Saturday, July 16, 2005

The South African link to Iran's nukes

Christopher Holton, World Tribune:
BOOK REVIEW: Iran’s Nuclear Option, by Al J. Venter © Casemate Publishing 2005.

The threat from Iran is beginning to garner more and more media attention as revelations about Iran’s involvement with Al Qaida and its nuclear weapons program come to light. For anyone concerned with or interested in the Islamic Republic of Iran, Al J. Venter’s Iran’s Nuclear Option is an indispensable work.

Not only does Venter do a masterful job of detailing the history and progress of Iran’s quest to build the Bomb, he also reveals—in some cases for the first time—the degree to which Iran has fooled the world about its nuclear program. Most importantly, Venter provides details about Pakistan’s Dr. A.Q. Khan’s assistance for Iran’s program and, in a little known revelation, how post-apartheid South Africa played a key role in moving Iran’s bomb program along. READ MORE

The South African connection detailed in the book should serve to alter the conventional wisdom that post-apartheid South Africa is squeaky clean in terms of its now-defunct weapons program. The link between South Africa and Iran alone makes the book worth buying.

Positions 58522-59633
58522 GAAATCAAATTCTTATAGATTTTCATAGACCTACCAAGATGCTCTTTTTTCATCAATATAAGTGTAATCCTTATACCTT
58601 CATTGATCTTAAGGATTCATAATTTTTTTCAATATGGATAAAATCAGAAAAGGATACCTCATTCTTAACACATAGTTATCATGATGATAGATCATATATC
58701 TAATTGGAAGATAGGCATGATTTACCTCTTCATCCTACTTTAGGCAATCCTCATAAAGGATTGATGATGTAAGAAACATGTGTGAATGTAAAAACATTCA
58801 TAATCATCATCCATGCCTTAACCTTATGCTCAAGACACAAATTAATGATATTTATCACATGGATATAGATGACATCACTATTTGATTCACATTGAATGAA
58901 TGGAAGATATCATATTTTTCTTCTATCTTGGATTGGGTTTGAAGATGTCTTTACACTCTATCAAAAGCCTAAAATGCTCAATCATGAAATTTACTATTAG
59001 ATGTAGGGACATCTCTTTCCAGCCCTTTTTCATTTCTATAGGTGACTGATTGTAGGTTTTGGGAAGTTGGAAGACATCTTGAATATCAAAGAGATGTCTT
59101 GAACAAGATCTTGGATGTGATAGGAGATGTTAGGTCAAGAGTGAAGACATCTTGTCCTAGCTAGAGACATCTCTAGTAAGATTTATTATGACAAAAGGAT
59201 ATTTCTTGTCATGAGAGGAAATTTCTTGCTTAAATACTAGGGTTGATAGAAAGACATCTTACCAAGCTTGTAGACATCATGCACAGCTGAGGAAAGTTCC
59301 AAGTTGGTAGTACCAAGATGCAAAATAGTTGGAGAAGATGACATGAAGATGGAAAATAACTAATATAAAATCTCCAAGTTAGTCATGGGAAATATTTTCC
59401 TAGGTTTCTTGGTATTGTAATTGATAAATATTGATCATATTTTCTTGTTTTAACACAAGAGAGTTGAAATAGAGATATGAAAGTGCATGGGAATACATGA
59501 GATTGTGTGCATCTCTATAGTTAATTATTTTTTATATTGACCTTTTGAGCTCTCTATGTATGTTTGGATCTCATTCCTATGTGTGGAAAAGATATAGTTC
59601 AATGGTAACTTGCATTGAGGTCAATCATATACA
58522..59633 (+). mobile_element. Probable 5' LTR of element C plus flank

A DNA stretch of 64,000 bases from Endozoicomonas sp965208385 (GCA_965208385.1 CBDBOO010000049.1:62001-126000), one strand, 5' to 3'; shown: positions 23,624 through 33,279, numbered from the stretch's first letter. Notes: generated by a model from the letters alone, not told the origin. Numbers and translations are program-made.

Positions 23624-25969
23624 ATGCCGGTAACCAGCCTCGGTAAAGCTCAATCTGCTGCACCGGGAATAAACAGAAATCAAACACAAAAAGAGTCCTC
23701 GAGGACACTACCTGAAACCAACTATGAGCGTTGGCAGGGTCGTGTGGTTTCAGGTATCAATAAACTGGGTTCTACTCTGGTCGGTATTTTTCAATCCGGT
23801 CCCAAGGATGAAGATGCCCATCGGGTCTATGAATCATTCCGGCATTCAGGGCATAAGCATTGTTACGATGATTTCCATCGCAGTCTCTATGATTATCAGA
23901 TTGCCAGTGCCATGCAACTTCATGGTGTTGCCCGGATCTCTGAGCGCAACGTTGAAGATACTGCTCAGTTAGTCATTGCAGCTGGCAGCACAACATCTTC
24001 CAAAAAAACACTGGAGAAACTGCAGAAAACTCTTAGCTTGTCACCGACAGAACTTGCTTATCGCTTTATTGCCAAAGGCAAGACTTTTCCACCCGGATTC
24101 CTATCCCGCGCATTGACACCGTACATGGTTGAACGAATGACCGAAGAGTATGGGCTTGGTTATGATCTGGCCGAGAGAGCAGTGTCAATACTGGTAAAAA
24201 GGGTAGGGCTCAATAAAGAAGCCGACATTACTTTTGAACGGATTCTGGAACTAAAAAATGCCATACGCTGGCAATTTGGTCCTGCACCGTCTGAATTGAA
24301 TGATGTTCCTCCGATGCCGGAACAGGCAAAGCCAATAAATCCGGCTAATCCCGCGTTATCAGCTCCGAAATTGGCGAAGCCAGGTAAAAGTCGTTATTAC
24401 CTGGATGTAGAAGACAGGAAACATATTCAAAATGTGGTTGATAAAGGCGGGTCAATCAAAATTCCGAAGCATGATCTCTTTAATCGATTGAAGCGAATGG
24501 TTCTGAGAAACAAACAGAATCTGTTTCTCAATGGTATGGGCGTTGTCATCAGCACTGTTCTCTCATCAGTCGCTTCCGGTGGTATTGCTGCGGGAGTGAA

In a way, the title of this book is somewhat misleading. It actually goes way beyond Iran’s nuclear program and provides remarkable background on the theocracy in Tehran, its philosophy and its history. It also goes into useful detail to fully explain and describe Iran’s ballistic missile program. It covers Iran’s other weapons of mass destruction, and provides insight into the Pasdaran, Iran’s Revolutionary Guards.

And no book on modern Iran would be complete without an analysis of Iran’s role as the world’s most active sponsor of terrorism. Venter does a great job of this, including information on an Al Qaida-Hezbollah axis, made possible by Iran.

Iran’s Nuclear Option should be considered a definitive work on Iran and the serious threat that it poses to the U.S., Middle East and world security. No national security or Middle East library could be complete without it.